“I promise you, if you fly it… they won’t come.” – Jeff
Hey there carnivores,
Markets fell on Tuesday, after NYC school shutdowns caused concerns.
Today we’re breaking down Boeing’s return to the limelight.
All clear for takeoff
You hate to see it. No, seriously…
The Federal Aviation Administration has cleared the 737 Max for takeoff again, ending the twenty-month grounding that started last March. The moratorium has cost the company more than $20B.
In case you forgot, the Max was grounded after two separate crashes killed 346 people. A failed safety feature that should have stopped the plane from ascending too quickly actually caused the airplanes to stall and nose dive. So, literally the two things you don’t want your jet to do.
The FAA’s approval only applies to domestic flights in the US meaning airlines in thirty-one other countries affected by this grounding need their nations’ aviation authorities to sign off. Something tells me Indonesia and Ethiopia are going to take their time…
The grounding of the 737 Max was one of the most expensive mistakes a corporation has made… ever.
“Welcome to the club.” – BP
Boeing has attributed $20B in direct costs to the “hiccup,” with $8.6B used to compensate customers, $6.3B in increased costs to the 737 Max program, and $5B for additional costs of production.
Then there’s the $600M spent on jet storage, pilot training (which all pilots need to go through before flying the Max), and software updates.
$BA rose initially after the news broke, but ended down 3.21% over concerns of ‘rona keeping the Max in the hangar. Of course, that’s a blip on the radar considering the stonk is down 50% since the March 10, 2019 crash.
The bottom line…
Now that the 737 Max is ready for the runway, the question remains: “Who would want to fly in one?”
To date, only American Airlines has added flights with the 737 Max to its schedule, and those are only on select trips between Miami and New York over the next couple of months. United and Southwest appear to be holding off until the first half of next year, probably to see how AA’s flights go.
And if you are one of those lucky passengers who just has to get away from the Big Apple to shake your a** with Mr. 305 down in Miami, you can always just change your flight if you find yourself booked on a 737 Max.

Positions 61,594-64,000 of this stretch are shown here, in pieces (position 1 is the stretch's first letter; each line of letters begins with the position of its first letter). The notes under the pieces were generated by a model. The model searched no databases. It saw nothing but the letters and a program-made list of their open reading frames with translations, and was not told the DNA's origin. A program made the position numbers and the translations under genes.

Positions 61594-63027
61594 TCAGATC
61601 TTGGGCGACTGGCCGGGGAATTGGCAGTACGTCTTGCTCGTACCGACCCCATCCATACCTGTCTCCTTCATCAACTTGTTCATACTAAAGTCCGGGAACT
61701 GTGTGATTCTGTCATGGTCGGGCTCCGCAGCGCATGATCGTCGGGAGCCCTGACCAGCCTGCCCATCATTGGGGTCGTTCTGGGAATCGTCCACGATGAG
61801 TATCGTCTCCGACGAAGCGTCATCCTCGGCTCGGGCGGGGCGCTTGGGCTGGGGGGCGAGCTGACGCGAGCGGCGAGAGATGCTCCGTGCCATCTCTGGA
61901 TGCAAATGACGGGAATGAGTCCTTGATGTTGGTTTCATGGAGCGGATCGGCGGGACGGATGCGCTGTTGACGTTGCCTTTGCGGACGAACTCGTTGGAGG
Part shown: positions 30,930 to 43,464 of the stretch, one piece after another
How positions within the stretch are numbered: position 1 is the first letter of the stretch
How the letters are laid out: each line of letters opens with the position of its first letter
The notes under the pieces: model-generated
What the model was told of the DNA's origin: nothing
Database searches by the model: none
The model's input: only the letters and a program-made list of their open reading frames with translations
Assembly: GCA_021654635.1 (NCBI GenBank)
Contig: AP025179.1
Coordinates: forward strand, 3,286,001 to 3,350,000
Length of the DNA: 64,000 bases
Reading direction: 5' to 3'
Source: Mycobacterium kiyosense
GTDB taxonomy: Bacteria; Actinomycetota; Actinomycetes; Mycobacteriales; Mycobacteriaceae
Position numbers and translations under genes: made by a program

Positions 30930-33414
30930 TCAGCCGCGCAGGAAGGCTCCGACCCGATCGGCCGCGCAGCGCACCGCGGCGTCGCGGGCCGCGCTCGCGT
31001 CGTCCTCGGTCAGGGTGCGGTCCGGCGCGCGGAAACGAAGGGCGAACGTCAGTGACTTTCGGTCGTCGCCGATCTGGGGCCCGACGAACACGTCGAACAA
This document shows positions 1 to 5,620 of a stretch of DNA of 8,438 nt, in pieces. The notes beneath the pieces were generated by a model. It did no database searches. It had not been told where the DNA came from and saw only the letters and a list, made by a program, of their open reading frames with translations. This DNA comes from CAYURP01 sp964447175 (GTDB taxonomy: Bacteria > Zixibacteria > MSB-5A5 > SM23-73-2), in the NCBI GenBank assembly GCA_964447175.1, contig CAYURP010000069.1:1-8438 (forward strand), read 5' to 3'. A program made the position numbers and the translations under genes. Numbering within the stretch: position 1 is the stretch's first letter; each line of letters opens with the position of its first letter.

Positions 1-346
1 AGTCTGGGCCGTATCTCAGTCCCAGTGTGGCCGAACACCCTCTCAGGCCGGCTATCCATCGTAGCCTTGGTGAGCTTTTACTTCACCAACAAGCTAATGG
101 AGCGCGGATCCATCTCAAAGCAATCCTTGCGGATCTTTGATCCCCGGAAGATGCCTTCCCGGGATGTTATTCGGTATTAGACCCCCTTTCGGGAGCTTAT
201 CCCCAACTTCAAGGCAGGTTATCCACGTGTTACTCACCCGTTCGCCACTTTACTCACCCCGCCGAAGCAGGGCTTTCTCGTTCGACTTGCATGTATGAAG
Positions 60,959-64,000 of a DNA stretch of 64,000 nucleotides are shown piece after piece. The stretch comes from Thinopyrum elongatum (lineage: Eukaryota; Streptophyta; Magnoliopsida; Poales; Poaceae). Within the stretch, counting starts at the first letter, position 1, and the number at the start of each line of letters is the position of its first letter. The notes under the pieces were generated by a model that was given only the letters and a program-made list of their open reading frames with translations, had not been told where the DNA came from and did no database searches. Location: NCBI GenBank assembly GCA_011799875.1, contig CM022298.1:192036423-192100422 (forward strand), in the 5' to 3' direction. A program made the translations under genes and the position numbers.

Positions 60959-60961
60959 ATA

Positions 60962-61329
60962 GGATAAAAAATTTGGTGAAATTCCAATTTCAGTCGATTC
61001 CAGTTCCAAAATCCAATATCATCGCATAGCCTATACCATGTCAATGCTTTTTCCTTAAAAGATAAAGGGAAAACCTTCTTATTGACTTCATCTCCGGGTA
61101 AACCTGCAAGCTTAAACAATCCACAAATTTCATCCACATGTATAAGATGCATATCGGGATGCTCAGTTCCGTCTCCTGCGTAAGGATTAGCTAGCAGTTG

Thanks to the pandemic (and being thirsty for passengers) US airlines are waiving changes fees. They’ll presumably just charge an even higher baggage fees to make up for it…
The General (Motors)
GM is getting into the insurance game, taking advantage of the fact that car manufacturers can remotely track vehicle behavior, and therefore reward (or penalize) driving behavior.
The program will be branded under GM’s OnStar, a service that comes preinstalled on every GM car sold in North America, and is a lot like satellite radio in that no one uses it after the free trial.
Those customers who agree to have their driving critiqued could save money based on observation of the speed limit, lack of sudden stops, and practicing otherwise good driving. It’s like a backseat driver that will charge you money for not listening.
The only language Duolingo speaks? Straight cash, homie. The language learning platform raised $35M via a new fundraising round led by Durable Capital and General Atlantic. The deal values the Rosetta Stone competitor at $2.4B. Duolingo might say that the valuation is très bon (French for “very good,” you cretins).
Duolingo’s earned it, though. According to the firm, 4% of users pay for its premium service, and make up 80% to 85% of its revenue. The company is also on track to double its annual revenue for 2020 to upwards of $200M, a trend that Duolingo’s seen the last three years in a row.
A full bushel
Apple had a busy day. For starters, it announced that it would be halving its App Store commission to 15% for businesses that generate no more than $1M in revenue. So, “small” or just not very good, who’s to say? For those over the $1M mark, that 30% fee isn’t going anywhere. You hear that, Epic Games?
Later in the day, Apple made headlines again, this time agreeing to pay a $113M settlement to resolve its “batterygate” controversy. That $113M will be paid out across 34 US states and Washington, DC, after allegations back in 2016 that Apple was downplaying its iPhone battery life problems.
If you’re keeping track at home, Apple had already paid out more than $500M resolving other, various disputes around the globe. Wouldn’t it be cheaper just not getting sued?
Missing the target…
In a good way. Target released its Q3 numbers on Wednesday, and let’s just say they went above and beyond. The company announced earnings of $2.79 per share, blowing the $1.60 per share estimates out of the water. It also beat on revenue, bringing in $22.63B against a $20.77B estimate. On the news, Target shares climbed 3.4%.
So, what drove the growth? Same-day services, like pickup and drive up, rose 217% during the quarter. Transactions at Target were up 4.5%, while the average basket price grew 15.6%. If you’re using a basket at Target, you’re kidding yourself.